Limited resources require more rules to insure everyone gets their fair share. In many ways it's identical to parenting. When you have three kids and 20 cookies, there's not much need for rules. Each child can eat his fill, regardless of what the others do. But a situation with 20 children and 3 cookies, absent some common bond to guide them (like familial bonds) requires rules to insure equity all around. The same applies to adults, except instead of a parent, the rule maker and enforcer is government.

That's the bottom line: more congestion means more conflicts of interests and rights, which means more government to sort it all out. It's unavoidable. That's why all over the world, congested areas have more collective approaches to government and rights. Contrarily, the darling examples of rugged individualist governments, like Switzerland, are always open-spaced, sparsely populated areas. Apply Switzerland's rules to Japan, or New York City, and chaos would ensue. Apply New York's rules to Montana, and the inefficiency would be immense.

In part II I'll get to the implications of all this politically.

5 comments:

parakeet said...

I've never correlated voting with population density. Thanks for the new insight!

Luke said...

Conflicts of this sort have dominated the politics of the Middle East for many millennia. (1 Samuel 8 is really interesting in that context.) It is the key driver of many critical disputes in the world right now, including what is happening in Iran, Pakistan, and Afghanistan. Technology and population pressure are making the entire world seem urban. This is disruptive to cultures that are not well adapted to the new environment.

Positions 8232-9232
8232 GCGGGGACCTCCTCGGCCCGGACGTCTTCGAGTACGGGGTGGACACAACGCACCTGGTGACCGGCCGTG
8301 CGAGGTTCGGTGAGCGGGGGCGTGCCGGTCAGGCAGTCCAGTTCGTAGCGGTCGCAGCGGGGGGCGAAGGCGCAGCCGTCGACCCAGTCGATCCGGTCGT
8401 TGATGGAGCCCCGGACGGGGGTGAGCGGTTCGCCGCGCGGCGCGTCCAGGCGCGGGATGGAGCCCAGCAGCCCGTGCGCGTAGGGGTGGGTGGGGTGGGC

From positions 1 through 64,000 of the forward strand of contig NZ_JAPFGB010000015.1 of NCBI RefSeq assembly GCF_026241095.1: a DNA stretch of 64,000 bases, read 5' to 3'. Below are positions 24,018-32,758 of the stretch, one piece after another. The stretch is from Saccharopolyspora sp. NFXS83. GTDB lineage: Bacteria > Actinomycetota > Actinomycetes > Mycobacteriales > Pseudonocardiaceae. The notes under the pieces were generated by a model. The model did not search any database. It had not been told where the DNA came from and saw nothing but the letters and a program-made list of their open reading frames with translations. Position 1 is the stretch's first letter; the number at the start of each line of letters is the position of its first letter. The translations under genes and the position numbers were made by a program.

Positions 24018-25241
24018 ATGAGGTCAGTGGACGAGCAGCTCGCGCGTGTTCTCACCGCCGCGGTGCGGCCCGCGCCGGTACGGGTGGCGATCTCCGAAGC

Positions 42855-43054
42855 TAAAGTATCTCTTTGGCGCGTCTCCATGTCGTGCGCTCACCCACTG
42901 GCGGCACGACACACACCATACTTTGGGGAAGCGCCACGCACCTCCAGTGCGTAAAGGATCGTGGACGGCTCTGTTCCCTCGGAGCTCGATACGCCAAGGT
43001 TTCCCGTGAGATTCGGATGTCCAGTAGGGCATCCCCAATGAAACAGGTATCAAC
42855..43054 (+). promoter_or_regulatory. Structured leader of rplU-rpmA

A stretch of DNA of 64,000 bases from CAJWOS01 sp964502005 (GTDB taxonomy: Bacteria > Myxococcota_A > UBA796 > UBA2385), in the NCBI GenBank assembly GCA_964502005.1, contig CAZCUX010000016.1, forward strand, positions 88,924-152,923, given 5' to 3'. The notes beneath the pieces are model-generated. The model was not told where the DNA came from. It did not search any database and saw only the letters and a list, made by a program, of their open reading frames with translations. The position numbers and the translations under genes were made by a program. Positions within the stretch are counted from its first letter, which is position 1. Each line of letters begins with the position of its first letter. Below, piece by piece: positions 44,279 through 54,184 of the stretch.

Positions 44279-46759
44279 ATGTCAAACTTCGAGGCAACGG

It is a little depressing that, after thousands of years, the problem has barely been recognized.

ScienceAvenger said...

I think it's the sort of thing that we are blind to until we can get past our cherished ideologies, whatever they might be (objectivist libertarianism in my case). Prior to that we spend a lot of time tryin to fit square pegs into round holes, failing, and blaming the pegs and holes.

Troublesome Frog said...

This is a really good piece. It illuminates the fact that the decision to go with one ideology over another can be completely rational and not necessarily just cultural inertia or ignorance. The type of government that makes sense in an urban area really isn't the same as the type in a rural area.

It's a simple concept, but it often gets lost when we get together to decide the impossible question of which one is "best" for all of us. If our leaders could keep an eye on this rather than vilifying people whose circumstances call for different levels of regulation, we'd probably get a lot more done. Great post.

ScienceAvenger said...

Thanks. I've had the rough outline of this post bouncing around in my head for awhile. It came together when I started thinking about the correlation of outcome and age in the election, and just how different a country it was 20 years ago, and 20 before that. The average population densities have changed phenominally.